“We must be able to tell all players that their opinions, their feelings and their experiences matter. We must be able to listen when they have a problem with structures in place. We must not publicly shame them or indeed ban them from doing what they love before we hear what they have to say properly and before we consider player welfare in its truest sense.”

‘Lazy’

Speaking at the McWilliam Hotel in Claremorris, vice-captain Fiona McHale further backed up the statement, saying that feedback was not offered to players and that some were told they were “lazy” and “not committed”.

“This is crucial to understanding why this happened: the opportunity for some people to learn and improve was not given by the manager,” McHale said.

“The manager referred to this on his podcast (the GAA Hour) that he has a commitment to equality but we never saw evidence of this commitment. We would consider what equality is that it’s having respect for everybody and having respect for everybody at the same level.

“An example to show that this was not an environment that we were in is that some people were not given feedback. Some people directly asked for feedback off the manager and were not given it. One girl did not make the starting 15 for the Connacht final and after an individual meeting she had after the Connacht final she was given feedback then as to why she wasn’t starting and the feedback she was given is that she was lazy. Another player was given feedback that she wasn’t committed enough despite having only missed one training all year.

“There are four of us here who started the Connacht final. The majority of people here have all had significant game time so why would we leave for those reasons? Why would we leave for selection issues? It’s absolutely crazy for people to even think that or for it to even be suggested by people. So I want to clarify that that was not the reason we left.”

Departed players and coaches: Full statement

To begin we want to acknowledge what a great day Sunday was for ladies football; the crowd, standard of football and we offer congratulations to all six teams involved.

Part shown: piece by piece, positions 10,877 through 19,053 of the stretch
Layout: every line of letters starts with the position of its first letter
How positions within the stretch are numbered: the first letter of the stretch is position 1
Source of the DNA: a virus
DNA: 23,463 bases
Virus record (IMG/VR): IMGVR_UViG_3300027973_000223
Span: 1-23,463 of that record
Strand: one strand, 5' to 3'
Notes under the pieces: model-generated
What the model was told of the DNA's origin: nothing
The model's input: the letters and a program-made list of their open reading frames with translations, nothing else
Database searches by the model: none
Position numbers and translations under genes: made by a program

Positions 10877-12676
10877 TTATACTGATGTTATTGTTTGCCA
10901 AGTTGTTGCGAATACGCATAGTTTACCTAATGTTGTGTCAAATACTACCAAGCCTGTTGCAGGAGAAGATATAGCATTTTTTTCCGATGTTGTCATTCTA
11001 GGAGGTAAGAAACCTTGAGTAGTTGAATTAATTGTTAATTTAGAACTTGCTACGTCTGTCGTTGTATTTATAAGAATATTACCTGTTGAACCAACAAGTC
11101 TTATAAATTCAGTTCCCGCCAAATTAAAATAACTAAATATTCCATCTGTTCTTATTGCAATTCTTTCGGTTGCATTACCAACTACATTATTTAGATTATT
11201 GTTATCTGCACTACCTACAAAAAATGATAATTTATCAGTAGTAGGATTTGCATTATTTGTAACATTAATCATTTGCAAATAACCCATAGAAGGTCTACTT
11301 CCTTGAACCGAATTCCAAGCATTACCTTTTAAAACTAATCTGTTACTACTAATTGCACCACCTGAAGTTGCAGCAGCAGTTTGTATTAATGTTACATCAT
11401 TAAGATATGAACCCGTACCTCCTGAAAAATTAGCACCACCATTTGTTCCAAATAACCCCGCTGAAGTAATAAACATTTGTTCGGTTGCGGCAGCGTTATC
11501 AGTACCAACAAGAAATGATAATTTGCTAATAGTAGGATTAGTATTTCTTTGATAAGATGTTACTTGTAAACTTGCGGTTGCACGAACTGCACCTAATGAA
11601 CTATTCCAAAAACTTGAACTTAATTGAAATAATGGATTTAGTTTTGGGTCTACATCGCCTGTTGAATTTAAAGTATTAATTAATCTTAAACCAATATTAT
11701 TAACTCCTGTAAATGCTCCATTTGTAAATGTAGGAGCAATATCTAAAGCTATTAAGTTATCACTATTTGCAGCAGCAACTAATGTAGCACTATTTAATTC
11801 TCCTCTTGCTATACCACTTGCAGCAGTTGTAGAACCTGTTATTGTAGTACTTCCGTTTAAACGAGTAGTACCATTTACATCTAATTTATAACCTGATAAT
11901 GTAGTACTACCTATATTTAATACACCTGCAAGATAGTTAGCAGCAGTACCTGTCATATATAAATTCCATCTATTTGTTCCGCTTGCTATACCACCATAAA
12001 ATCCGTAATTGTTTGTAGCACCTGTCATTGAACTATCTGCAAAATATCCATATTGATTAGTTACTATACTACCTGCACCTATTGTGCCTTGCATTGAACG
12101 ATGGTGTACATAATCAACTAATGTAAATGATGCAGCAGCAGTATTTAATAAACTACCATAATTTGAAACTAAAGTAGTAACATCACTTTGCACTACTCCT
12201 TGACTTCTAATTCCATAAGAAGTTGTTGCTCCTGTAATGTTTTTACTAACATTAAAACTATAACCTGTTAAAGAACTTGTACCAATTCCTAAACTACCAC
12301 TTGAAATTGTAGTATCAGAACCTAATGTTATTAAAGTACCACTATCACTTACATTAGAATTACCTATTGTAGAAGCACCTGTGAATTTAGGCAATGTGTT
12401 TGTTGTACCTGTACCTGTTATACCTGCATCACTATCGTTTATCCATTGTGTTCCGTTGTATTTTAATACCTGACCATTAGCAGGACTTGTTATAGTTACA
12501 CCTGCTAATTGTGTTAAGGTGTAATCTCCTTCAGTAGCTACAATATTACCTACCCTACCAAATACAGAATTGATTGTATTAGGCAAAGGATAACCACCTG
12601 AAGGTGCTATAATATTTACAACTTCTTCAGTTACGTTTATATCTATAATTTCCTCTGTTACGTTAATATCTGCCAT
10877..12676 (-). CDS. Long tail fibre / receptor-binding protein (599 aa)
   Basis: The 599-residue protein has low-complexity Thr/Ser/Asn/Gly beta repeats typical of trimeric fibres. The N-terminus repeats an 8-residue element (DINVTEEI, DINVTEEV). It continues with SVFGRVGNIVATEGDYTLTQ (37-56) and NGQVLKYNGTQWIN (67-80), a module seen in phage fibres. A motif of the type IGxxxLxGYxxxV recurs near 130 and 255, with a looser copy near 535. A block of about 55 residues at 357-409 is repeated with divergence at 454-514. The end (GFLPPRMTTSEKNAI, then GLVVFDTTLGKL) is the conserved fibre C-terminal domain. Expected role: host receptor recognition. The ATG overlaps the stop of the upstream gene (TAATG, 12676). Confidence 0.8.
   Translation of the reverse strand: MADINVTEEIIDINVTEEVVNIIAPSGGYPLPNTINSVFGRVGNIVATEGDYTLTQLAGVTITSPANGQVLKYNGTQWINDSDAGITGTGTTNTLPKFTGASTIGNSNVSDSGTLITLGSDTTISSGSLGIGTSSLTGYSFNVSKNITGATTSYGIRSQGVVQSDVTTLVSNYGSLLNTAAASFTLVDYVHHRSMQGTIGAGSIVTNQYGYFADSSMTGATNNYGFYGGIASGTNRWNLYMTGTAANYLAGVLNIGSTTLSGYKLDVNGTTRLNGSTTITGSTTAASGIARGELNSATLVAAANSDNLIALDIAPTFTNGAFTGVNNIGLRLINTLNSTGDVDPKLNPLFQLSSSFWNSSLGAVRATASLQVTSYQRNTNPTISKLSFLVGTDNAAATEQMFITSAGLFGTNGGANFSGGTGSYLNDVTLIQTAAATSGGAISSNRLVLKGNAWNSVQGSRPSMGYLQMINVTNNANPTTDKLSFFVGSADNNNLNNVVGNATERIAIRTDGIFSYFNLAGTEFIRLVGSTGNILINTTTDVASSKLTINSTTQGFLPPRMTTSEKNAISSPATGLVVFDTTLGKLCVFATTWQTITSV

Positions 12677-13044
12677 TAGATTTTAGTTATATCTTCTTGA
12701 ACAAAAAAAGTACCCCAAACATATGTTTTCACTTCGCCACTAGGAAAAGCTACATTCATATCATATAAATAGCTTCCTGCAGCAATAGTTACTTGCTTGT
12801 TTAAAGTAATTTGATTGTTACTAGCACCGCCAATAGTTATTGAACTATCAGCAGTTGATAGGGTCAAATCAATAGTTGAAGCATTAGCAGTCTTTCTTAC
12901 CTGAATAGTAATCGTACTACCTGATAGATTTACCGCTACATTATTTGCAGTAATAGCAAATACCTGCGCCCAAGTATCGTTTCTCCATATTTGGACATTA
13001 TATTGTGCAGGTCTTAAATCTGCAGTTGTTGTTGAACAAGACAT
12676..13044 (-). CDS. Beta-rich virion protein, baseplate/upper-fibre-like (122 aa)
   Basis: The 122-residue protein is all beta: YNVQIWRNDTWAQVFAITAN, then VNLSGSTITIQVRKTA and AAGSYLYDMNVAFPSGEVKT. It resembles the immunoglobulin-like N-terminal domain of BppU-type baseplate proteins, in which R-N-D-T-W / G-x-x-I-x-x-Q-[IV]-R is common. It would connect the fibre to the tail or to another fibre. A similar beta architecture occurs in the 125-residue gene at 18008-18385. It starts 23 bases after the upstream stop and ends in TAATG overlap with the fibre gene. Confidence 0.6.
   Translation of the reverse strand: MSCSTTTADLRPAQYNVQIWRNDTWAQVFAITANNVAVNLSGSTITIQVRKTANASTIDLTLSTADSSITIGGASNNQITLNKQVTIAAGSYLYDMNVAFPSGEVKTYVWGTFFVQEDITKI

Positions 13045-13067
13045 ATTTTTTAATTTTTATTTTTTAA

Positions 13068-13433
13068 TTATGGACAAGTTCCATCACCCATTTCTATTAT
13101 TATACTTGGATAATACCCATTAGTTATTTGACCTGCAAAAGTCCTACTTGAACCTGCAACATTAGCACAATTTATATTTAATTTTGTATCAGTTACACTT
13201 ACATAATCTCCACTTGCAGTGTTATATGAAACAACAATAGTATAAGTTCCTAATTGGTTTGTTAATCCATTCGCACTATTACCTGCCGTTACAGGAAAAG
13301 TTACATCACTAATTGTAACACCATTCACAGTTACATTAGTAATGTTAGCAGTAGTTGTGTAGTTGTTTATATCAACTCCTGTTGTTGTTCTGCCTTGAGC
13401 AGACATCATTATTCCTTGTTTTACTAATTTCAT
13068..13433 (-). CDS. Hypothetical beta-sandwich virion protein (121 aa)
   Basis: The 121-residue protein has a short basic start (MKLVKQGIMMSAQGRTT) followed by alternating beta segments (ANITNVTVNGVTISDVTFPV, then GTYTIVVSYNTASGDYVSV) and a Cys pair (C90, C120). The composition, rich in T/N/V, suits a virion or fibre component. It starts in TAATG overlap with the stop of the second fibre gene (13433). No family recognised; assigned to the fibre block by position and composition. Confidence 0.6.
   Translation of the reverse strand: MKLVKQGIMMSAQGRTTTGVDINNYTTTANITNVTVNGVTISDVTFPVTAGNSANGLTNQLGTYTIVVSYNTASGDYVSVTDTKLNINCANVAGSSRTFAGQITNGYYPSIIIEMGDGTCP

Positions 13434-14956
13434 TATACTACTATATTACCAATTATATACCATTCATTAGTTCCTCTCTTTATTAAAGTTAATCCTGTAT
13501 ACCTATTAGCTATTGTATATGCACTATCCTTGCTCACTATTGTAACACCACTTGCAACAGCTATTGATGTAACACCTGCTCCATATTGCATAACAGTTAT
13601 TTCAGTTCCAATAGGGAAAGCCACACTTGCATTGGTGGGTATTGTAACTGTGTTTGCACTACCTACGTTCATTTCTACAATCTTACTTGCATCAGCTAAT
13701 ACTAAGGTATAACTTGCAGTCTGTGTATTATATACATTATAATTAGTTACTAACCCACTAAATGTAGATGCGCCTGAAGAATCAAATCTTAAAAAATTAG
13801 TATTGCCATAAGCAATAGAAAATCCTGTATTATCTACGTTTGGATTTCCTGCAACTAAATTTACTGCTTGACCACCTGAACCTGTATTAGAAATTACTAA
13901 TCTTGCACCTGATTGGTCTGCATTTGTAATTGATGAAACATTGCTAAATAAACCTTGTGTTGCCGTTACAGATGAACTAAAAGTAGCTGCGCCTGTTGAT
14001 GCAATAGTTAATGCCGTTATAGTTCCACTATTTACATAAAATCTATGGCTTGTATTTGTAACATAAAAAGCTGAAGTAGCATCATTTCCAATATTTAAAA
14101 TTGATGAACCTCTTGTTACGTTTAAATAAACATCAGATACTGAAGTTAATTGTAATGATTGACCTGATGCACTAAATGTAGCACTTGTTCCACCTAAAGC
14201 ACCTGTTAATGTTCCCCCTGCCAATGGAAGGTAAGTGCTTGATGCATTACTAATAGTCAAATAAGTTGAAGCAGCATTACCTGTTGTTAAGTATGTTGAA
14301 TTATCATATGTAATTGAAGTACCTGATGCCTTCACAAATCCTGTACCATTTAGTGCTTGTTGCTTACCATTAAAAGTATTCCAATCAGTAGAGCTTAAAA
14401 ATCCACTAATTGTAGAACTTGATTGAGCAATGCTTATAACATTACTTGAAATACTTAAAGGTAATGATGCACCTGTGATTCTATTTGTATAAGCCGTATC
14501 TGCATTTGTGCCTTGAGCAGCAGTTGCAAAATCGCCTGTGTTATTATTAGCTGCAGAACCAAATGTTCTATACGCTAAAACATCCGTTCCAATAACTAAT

We as a group of fourteen people, the twelve players and two members of management who stepped away from the Mayo senior ladies set up in July 2018 would like to address the issues around our actions. We have remained silent until now and appreciate that this left a space for speculation and rumour; we take responsibility for that. We had always hoped that our story would come out in a respectful, private setting but at this stage feel that we have no choice but to represent ourselves to ease our own conscience and to hopefully close the public discourse on this matter.

Firstly, we want to be clear that regardless of timing or language or delivery of the message to leave the Mayo set up, all fourteen of us can categorically state that we left for the same reasons. These reasons were in relation to player welfare issues that we witnessed or experienced in our time with the set up. We would like to be clear to everyone that these were not due to selection issues nor to one or two players. Everyone involved in county panels, including us twelve players, are hugely competitive and of course want to be playing on the starting fifteen. However, to suggest that any player would encourage or expect a team mate to leave a panel because they were not on a starting fifteen, or indeed, that a player would leave because of such a request, is hugely disrespectful to us all as athletes and people.